Why 54-year-old

Ex-soldier in Iraq is building a new career teaching kids to play

Bob Warters's picture
Mon, 9 Jan 2012

Why 54-year-old

Former British Army veteran in Iraq, John ‘Sid’ Trench, is living the dream. He is a newly qualified PGA professional helping transform the fortunes of Test Valley Golf Club’s junior section.

The ex-soldier from the Royal Artillery, who recalls firing golf balls at burnt out Russian Tanks during off-duty moments, says: “I feel very privileged to be in this position having just done all the training. My golf window is short; I can’t waste a day.”

Always recognised as ‘Sid,’ during his days in the army, Trench (left) is determined to make the most of his new career - which has included trudging through his local village delivering leaflets to residents, launching schemes in two Basingstoke colleges, enrolling in the National Skills Challenge, implementing the Golf Foundation’s Junior Passport scheme and organising golf days to the BMW PGA Championship.

He has also overseen his junior academy rise from a handful of youngsters to a thriving 80 regulard using the facilities.

But coaching youngsters and other with impairments is a far cry from Trench’s previous life barking orders to battle-toughened squaddies in Iraq, Bosnia and Kosovo, before retiring four years ago, determined to find a new career.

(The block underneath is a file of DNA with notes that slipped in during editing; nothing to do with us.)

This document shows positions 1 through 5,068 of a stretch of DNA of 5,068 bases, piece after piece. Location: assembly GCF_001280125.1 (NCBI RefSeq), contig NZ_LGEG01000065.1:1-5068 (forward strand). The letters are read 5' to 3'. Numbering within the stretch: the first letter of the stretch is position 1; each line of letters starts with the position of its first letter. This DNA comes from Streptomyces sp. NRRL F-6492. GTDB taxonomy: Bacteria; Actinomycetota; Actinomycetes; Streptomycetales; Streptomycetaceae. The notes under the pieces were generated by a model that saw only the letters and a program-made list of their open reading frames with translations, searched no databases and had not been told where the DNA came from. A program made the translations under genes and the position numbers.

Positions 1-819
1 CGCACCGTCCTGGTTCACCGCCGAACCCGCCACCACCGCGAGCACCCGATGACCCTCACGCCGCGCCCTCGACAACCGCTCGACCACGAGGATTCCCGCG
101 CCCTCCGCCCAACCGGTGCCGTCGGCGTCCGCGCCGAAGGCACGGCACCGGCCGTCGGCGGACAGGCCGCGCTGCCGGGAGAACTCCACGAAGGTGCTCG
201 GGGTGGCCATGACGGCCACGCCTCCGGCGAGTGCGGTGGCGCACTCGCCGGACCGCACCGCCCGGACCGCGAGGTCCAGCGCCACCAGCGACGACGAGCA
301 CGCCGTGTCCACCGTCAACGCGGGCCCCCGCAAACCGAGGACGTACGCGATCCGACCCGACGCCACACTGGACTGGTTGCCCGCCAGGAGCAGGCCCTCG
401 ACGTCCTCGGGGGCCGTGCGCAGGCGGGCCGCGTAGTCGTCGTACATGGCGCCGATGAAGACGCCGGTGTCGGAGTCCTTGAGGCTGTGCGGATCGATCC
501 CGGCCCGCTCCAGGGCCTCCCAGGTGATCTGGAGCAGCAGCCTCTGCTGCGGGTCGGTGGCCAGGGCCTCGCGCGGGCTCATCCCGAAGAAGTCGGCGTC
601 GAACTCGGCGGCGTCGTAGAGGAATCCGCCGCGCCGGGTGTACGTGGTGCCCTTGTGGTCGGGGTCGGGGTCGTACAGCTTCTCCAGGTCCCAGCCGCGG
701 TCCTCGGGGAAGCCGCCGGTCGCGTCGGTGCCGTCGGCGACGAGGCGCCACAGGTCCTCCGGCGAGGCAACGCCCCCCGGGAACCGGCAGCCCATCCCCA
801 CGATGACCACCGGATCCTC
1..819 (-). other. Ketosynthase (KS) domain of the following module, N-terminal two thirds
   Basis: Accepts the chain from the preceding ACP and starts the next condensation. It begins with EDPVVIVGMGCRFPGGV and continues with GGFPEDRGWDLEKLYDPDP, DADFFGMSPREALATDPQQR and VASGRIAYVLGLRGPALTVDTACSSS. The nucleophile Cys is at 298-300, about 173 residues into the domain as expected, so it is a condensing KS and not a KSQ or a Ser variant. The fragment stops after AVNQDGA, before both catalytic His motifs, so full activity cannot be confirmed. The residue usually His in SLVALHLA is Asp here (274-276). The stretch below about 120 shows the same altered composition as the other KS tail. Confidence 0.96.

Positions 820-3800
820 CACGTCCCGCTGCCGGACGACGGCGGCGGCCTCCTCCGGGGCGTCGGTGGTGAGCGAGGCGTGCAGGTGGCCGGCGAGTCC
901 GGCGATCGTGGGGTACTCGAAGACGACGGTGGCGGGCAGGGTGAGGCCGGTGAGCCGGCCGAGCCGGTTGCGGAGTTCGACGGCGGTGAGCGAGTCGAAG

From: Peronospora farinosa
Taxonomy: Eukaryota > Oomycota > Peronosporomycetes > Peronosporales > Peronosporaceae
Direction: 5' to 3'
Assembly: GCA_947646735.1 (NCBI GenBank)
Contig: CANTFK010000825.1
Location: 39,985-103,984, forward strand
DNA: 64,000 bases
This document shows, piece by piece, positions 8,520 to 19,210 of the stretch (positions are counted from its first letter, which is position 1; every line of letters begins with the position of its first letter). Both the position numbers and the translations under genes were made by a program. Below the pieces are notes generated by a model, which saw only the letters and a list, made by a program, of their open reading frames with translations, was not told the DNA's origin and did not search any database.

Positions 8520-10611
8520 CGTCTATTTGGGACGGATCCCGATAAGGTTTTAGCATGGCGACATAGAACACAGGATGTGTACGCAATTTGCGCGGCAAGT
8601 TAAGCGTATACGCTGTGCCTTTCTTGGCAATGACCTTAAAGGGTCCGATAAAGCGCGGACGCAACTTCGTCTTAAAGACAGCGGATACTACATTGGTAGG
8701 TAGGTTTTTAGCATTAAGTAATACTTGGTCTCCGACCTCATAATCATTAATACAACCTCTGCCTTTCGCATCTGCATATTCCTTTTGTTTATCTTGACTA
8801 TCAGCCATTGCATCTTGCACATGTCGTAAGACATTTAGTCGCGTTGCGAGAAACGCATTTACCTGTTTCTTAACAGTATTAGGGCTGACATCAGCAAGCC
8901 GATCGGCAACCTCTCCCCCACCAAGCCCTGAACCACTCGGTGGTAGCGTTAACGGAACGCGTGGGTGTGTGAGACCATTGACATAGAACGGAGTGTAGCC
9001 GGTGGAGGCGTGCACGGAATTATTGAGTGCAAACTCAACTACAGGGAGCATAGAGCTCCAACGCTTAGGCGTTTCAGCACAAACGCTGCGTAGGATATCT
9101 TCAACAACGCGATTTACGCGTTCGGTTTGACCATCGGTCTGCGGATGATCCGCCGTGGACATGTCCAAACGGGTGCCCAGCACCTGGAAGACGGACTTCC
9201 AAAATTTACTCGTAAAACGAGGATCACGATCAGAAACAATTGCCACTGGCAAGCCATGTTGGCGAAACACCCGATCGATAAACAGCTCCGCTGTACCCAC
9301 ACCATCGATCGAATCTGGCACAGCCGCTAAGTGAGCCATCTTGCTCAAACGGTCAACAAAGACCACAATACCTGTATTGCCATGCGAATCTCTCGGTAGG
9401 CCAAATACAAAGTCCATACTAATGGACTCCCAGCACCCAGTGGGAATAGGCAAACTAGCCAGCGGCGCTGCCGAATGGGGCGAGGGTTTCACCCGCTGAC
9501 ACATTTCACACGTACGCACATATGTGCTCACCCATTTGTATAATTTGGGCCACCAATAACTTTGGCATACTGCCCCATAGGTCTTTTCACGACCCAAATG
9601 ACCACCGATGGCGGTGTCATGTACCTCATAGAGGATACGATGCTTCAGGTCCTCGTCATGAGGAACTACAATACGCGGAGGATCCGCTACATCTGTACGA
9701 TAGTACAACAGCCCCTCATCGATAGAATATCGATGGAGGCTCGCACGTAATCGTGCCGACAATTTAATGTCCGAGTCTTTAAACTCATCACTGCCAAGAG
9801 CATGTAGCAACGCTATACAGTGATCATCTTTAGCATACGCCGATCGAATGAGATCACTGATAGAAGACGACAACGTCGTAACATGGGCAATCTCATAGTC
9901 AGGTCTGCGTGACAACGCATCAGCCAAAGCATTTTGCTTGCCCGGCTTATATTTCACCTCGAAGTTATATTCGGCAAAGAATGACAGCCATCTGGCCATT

“You get some downtime in the Army and I remember hitting 7-irons with a few of the lads. I’ve never looked back.

“I would always pack a tube of balls and a couple of clubs and using a small piece of astro turf to hit balls in Basra at burnt out Russian tanks around dusk when it was cooler. 

“Golf was a sport I knew I could do forever; it was a competitive environment and I wanted to achieve. I couldn’t just settle with being mediocre, I wanted to play to the best of my ability.”

The prospect of becoming a PGA professional only became a reality when he contemplated retirement.

“As a career soldier nearing 50 it was time to think about my family. I knew I wanted to be a PGA pro but there were a few raised eyebrows,” he admits. “I did a lot of research and decided if I am going to do it, I am going to do it properly.”

To prepare for his playing ability test he was coached by the legendary John Jacobs at Cumberwell Park.

“He spent a lot of time with me giving me extra technical and mental skills to be equipped to deal with the test and was instrumental in giving me the coaching outlook I wanted. His skills were so user-friendly.”

Trench also credits Tidworth Garrison pro Terry Godsen for giving him his first assistant’s job.

“I think he was thinking ‘is this guy for real?’. But he was a constant source of advice and helped remove some of the sharp edges.”

Trench also had ten months with Gavin Grenville-Wood at Oak Park before joining head pro Alastair Briggs at Test Valley.

“You have to be able to take yourself down to the kids’ level, it has got to be fun and safe, and you have to communicate. If you can’t relate to a six-year-old, you take the edge off the experience,” he says “and for that the PGA training has been phenomenal.

“Every day is a golf day. I am living the dream.”

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